Banks were a big part of Thursday night’s Democratic debate, as they were at last week’s debate. While Bernie Sanders (and Elizabeth Warren) want the big banks broken up, the justification for that move is at best murky. Below are some charts that counter the passionate but flawed rhetoric against our biggest banks. For the related video clip, click here.
Sanders and Warren say repeatedly that the American financial system is controlled by five large banks. As this chart shows, the five biggest American banks control a smaller share of the industry than in many other developed economies. Moreover, banking in the United States is less concentrated than many other industries — for example, four wireless carriers control virtually all of the cell phone business in the US. The five largest car manufacturers have a larger share of the US market than the five largest banks. Etc.
Another false contention is that the biggest banks are getting bigger and bigger. While it’s true that the large banks increased their size around the time of the financial crisis by buying weaker, failing institutions, since the passage of the Dodd-Frank financial reform legislation, the largest banks have, in fact, gotten smaller, while banks with less than $500 billion of assets have gotten larger. That’s in part because these ultra-large institutions are subject to special regulatory requirements that have made their business less profitable.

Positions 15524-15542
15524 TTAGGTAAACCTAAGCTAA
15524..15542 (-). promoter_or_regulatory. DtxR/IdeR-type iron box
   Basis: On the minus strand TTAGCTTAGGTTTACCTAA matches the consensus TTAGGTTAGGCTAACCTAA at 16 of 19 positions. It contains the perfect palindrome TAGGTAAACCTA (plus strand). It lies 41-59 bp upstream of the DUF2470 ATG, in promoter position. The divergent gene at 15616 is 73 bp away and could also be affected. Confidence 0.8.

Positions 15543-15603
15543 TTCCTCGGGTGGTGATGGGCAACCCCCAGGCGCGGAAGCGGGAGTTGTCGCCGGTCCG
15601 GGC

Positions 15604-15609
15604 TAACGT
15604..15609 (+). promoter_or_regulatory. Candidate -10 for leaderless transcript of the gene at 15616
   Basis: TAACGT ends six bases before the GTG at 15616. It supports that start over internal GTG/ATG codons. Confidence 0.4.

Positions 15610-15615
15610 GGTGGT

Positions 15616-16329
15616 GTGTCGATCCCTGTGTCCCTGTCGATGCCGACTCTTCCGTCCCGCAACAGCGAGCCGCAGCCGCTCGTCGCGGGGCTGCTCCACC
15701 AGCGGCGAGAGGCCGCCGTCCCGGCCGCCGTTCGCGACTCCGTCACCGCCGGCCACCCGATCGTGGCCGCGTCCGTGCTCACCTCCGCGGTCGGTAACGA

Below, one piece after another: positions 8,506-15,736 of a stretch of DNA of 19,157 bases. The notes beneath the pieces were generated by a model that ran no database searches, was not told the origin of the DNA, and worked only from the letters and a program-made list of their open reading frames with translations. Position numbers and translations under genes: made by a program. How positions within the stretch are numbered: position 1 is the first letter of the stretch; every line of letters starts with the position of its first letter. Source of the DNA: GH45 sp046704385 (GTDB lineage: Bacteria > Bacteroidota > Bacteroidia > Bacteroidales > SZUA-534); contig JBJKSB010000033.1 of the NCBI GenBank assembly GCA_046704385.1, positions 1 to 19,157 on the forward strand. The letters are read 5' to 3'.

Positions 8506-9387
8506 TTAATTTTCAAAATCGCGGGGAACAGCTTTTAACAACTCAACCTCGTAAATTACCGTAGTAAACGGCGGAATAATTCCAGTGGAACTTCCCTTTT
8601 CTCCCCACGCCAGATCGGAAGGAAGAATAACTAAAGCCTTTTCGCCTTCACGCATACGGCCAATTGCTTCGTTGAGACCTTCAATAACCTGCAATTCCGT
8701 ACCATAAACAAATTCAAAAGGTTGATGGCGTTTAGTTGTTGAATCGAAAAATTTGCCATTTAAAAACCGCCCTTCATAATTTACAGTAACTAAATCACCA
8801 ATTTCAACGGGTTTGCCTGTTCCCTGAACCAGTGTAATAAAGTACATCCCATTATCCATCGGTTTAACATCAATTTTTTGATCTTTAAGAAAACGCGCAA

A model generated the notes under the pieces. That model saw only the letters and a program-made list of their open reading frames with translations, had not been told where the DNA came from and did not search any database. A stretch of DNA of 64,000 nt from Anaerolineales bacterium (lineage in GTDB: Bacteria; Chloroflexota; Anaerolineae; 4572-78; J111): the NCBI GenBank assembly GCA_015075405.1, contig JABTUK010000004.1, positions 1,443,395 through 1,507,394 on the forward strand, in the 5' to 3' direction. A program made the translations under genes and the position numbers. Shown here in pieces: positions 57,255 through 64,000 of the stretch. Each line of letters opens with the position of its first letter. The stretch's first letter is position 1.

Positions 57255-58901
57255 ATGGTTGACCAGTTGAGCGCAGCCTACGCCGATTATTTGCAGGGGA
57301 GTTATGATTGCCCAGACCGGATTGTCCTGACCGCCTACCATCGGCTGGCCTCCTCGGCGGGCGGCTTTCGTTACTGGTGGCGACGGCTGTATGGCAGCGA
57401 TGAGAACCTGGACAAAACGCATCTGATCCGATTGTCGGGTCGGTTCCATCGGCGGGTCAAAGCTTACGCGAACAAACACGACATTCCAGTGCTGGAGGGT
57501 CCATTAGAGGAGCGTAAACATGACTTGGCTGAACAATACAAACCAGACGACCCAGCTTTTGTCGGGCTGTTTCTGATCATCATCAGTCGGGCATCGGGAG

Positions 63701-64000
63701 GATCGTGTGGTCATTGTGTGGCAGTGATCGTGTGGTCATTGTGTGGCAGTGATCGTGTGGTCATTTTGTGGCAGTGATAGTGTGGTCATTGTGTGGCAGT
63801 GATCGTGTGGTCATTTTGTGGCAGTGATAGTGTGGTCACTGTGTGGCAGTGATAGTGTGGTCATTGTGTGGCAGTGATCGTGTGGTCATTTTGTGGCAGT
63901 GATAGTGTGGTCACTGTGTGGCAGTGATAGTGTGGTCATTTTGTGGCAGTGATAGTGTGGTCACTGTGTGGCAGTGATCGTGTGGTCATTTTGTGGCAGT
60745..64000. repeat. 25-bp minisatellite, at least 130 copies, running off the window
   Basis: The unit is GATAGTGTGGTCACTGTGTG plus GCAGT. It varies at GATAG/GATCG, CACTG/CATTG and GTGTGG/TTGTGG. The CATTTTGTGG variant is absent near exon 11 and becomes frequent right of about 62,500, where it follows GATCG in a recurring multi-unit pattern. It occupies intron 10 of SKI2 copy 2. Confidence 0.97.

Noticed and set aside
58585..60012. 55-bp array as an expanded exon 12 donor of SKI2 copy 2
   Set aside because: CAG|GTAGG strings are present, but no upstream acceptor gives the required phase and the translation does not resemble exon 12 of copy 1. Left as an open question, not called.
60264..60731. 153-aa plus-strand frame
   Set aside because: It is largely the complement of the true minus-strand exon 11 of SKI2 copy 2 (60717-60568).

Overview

Finally, the notion that our banking system is as susceptible to another crisis as it was in 2008 is also suspect. Since the passage of Dodd-Frank and the imposition of enhanced regulations, banks have increased their capital bases and thereby reduced their risk. In this chart, the higher the line goes, the safer the bank is. It’s easy to see how precarious the banking system was at the end of 2007, when the ratio dropped to a low of 7.4%. But now, the capital ratio is almost exactly double what it was at the nadir.